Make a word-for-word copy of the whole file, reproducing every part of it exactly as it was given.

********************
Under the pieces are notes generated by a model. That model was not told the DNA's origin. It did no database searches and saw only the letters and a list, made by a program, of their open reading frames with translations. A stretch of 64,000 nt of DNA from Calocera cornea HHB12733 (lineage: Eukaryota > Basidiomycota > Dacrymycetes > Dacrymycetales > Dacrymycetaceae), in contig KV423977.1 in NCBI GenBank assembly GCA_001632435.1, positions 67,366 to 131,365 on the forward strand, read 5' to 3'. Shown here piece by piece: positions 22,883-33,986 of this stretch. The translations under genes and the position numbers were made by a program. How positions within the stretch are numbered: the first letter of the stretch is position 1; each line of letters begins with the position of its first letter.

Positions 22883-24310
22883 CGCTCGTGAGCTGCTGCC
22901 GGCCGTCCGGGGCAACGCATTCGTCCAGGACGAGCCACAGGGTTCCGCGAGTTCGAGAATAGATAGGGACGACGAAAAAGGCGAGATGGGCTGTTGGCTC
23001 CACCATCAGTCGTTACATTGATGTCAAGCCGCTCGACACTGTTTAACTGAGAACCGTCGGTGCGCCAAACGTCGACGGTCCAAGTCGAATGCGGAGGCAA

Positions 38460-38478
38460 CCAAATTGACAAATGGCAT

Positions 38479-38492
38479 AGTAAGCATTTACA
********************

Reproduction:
Under the pieces are notes generated by a model. That model was not told the DNA's origin. It did no database searches and saw only the letters and a list, made by a program, of their open reading frames with translations. A stretch of 64,000 nt of DNA from Calocera cornea HHB12733 (lineage: Eukaryota > Basidiomycota > Dacrymycetes > Dacrymycetales > Dacrymycetaceae), in contig KV423977.1 in NCBI GenBank assembly GCA_001632435.1, positions 67,366 to 131,365 on the forward strand, read 5' to 3'. Shown here piece by piece: positions 22,883-33,986 of this stretch. The translations under genes and the position numbers were made by a program. How positions within the stretch are numbered: the first letter of the stretch is position 1; each line of letters begins with the position of its first letter.

Positions 22883-24310
22883 CGCTCGTGAGCTGCTGCC
22901 GGCCGTCCGGGGCAACGCATTCGTCCAGGACGAGCCACAGGGTTCCGCGAGTTCGAGAATAGATAGGGACGACGAAAAAGGCGAGATGGGCTGTTGGCTC
23001 CACCATCAGTCGTTACATTGATGTCAAGCCGCTCGACACTGTTTAACTGAGAACCGTCGGTGCGCCAAACGTCGACGGTCCAAGTCGAATGCGGAGGCAA

Positions 38460-38478
38460 CCAAATTGACAAATGGCAT

Positions 38479-38492
38479 AGTAAGCATTTACA